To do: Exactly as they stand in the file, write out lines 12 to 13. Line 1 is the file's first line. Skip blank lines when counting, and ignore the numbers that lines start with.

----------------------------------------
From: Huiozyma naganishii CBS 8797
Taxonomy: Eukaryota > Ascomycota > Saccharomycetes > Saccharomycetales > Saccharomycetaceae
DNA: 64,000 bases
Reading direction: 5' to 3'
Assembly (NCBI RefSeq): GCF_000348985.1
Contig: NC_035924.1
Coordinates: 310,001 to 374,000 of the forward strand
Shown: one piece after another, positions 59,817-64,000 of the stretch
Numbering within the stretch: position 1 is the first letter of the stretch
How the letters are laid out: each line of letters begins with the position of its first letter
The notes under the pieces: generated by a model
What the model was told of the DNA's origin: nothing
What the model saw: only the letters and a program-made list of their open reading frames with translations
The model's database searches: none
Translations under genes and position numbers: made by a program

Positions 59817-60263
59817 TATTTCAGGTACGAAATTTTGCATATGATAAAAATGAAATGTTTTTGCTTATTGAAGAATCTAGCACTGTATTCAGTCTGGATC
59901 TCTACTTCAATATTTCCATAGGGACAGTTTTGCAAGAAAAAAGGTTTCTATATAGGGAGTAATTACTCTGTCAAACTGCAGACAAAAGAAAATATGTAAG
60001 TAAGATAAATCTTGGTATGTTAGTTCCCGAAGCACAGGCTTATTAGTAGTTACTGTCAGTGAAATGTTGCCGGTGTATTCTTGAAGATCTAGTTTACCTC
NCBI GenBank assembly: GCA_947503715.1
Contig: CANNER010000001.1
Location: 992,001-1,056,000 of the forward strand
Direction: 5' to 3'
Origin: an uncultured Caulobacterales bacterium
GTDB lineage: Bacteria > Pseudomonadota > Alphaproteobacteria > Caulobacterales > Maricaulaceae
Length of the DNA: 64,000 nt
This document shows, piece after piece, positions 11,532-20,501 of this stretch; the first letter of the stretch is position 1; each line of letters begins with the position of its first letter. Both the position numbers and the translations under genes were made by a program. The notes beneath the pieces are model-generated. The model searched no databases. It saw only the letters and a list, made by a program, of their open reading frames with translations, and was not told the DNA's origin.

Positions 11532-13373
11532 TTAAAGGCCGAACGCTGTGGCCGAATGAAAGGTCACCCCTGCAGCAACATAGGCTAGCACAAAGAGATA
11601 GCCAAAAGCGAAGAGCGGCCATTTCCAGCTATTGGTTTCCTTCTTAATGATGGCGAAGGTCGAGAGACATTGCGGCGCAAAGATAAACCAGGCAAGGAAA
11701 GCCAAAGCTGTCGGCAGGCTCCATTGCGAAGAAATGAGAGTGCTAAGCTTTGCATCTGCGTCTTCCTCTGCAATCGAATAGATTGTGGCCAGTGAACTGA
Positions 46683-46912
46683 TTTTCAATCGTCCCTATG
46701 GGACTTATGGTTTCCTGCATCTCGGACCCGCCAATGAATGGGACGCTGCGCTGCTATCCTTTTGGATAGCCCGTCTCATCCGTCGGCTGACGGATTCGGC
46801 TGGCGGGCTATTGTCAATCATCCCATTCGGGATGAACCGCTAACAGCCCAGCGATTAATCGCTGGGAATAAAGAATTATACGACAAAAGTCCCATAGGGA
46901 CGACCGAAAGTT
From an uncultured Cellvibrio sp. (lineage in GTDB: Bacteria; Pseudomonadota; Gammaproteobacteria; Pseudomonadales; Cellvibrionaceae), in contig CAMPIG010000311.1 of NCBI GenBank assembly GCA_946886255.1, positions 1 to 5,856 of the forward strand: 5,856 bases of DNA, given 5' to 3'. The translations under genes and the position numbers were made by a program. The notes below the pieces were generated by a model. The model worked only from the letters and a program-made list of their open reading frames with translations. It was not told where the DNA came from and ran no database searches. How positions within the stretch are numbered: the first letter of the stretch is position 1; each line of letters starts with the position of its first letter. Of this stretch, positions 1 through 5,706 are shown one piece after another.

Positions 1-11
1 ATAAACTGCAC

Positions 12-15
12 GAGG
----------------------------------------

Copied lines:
What the model was told of the DNA's origin: nothing
What the model saw: only the letters and a program-made list of their open reading frames with translations